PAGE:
A new test can accurately diagnose the Ebola virus disease within minutes at the point of care.
Efforts by Harvard faculty to understand island evolution form the centerpiece of a new exhibition at the Harvard Museum of Natural History.
A global team from Harvard University, the Broad Institute, the U.S. Centers for Disease Control, and other institutions sequenced more than 200 additional Ebola samples to capture the fullest picture yet of how the virus is transmitted and changes over a long-term outbreak.
Panelists at the Harvard Chan School weighed the possible implications of the latest Supreme Court challenge to the Affordable Care Act.
Leaders in the global fight to eradicate malaria are at Harvard this week for a leadership training course that explores many facets of the scientific underpinnings of the effort to eradicate malaria from the planet.
Mary Caswell Stoddard of Harvard’s Society of Fellows is bringing an interdisciplinary approach to her study of bird eggs.
The high seas of Mars may never have existed. According to a new study that looks at two opposite climate scenarios of early Mars, a cold and icy planet billions of years ago better explains water drainage and erosion features seen today.
Scientists at Harvard Stem Cell Institute have found a way to both make more energy-burning human brown fat cells and make the cells themselves more active, a discovery that could have therapeutic potential for diabetes, obesity, and other metabolic diseases.
About 200 people interested in improving the quality of meals served in America’s public schools gathered at Harvard to discuss topics ranging from getting wholesome food into schools to institutional barriers.
An international team of researchers has developed a method of fabricating nanoscale electronic scaffolds that can be injected via syringe. The scaffolds can then be connected to devices and used to monitor neural activity, stimulate tissues, or even promote regeneration of neurons.
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Having achieved promising results in proof-of-concept prototyping and experimental testing, a soft robotic glove under development by Conor Walsh and a team of engineers at the Harvard John A. Paulson School of Engineering and Applied Sciences and Wyss Institute for Biologically Inspired Engineering could someday help people who have lost hand motor control regain some of their daily independence.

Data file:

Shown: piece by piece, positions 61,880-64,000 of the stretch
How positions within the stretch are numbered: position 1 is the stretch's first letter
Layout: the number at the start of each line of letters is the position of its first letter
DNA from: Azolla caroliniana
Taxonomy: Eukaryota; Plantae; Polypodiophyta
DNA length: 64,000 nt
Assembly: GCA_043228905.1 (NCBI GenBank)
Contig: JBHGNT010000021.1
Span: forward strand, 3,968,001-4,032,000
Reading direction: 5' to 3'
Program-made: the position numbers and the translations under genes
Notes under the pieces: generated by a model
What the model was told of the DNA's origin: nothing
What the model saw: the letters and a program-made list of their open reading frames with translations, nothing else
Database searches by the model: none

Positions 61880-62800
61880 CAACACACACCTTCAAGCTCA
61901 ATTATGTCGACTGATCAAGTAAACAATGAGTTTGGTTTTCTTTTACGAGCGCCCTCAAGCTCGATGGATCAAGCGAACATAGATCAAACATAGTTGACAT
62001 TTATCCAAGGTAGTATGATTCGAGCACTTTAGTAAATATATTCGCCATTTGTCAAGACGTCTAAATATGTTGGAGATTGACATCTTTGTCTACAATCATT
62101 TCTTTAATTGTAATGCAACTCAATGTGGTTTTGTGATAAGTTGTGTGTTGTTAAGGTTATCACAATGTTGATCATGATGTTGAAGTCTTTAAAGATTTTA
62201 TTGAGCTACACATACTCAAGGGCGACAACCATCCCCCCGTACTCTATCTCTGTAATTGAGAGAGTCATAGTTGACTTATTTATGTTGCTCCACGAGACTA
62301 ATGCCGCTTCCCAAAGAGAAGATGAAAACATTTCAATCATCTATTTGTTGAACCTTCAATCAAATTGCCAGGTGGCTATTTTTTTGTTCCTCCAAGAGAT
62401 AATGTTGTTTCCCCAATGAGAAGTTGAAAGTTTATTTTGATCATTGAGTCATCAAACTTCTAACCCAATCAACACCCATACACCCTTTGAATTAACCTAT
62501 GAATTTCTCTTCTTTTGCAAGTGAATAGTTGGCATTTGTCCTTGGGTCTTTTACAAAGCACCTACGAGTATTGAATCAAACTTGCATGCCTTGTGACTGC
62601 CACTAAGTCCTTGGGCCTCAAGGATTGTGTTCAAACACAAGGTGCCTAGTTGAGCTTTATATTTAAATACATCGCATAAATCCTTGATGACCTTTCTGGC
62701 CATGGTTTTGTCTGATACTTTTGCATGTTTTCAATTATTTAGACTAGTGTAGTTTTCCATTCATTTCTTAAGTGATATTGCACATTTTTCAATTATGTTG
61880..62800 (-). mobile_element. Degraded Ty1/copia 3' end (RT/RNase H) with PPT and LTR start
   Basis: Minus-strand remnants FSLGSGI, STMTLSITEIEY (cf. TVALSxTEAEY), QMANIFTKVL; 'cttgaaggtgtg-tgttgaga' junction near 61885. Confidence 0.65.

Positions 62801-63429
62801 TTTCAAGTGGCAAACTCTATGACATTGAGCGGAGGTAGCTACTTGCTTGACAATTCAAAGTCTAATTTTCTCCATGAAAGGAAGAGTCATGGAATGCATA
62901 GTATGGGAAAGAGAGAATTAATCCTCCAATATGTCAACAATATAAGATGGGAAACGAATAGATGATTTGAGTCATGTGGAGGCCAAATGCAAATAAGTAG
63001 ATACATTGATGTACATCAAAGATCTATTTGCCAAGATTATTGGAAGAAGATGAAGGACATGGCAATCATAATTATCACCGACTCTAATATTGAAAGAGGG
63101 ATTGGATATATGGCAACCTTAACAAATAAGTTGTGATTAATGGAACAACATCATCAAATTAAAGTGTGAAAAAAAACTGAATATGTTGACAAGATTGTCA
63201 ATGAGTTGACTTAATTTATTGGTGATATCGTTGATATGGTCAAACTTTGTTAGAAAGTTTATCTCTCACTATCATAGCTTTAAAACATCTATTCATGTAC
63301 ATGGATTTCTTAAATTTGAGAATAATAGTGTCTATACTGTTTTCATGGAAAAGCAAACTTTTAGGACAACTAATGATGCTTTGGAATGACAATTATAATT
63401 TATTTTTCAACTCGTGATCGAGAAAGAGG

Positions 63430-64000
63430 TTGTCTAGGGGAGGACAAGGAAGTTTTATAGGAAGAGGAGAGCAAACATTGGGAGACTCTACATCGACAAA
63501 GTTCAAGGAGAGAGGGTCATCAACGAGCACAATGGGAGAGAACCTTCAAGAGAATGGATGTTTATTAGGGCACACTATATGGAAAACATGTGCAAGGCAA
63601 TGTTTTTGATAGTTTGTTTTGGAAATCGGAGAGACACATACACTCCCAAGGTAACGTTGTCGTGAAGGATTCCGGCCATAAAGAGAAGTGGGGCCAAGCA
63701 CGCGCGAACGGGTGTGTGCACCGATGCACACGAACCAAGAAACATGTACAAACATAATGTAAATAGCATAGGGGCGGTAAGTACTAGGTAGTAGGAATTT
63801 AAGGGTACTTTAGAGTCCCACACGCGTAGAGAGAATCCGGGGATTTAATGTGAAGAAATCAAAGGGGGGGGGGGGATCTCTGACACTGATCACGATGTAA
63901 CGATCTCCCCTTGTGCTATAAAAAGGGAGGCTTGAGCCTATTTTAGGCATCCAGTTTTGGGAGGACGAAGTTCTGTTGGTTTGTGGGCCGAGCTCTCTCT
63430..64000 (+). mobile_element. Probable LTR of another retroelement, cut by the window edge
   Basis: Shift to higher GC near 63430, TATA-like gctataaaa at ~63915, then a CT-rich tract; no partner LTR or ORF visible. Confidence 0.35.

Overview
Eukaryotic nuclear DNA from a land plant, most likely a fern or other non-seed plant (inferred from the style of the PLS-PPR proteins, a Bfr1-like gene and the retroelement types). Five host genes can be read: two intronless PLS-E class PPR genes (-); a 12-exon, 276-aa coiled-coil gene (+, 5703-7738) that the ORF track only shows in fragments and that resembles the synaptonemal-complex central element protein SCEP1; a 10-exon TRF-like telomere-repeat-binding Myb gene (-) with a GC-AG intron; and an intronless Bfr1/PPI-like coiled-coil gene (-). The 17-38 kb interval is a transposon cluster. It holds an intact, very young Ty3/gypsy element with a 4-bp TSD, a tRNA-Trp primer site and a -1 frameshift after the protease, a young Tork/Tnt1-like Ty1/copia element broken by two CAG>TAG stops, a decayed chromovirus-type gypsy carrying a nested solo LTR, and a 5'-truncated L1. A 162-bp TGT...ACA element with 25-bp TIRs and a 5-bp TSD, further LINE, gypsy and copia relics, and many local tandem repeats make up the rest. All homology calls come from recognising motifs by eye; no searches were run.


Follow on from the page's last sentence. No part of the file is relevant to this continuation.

A new study suggests that many of the cognitive capacities that humans use for cooking — a preference for cooked food, the ability to understand the transformation of raw food into cooked, and even the ability to save and transport food to cook it — are shared with chimpanzees.
At Harvard, the Accelerator Fund boosts technologies in engineering and physical sciences, and helps launch companies in robotics, 3-D printing, and materials discovery.
While at Harvard, Veronica Gloria ’15 worked to empower first-generation and Latino students like herself.
Specialists in care and policy came together at the Harvard Chan School to trade ideas on combating opioid abuse.
A new study published today in the Journal of Applied Ecology reports that the number of ecosystem hotspots in Massachusetts has increased over the past decade, with more and more popping up in metro Boston.
In the Wyss Institute’s inaugural podcast "Disruptive," host Terrence McNally spoke with Pamela Silver and George Church about today’s breakthroughs in technology and modifications to an organism's genome that can be conducted more cheaply, efficiently, and effectively than ever before.
Alyssa Goodman, professor of astronomy at Harvard University, will give a talk titled "Lost Without Longitude" on Thursday at the Collection of Historical Scientific Instruments.
Feature on surgeon and violinist Terry Buchmiller as part of the Practice series.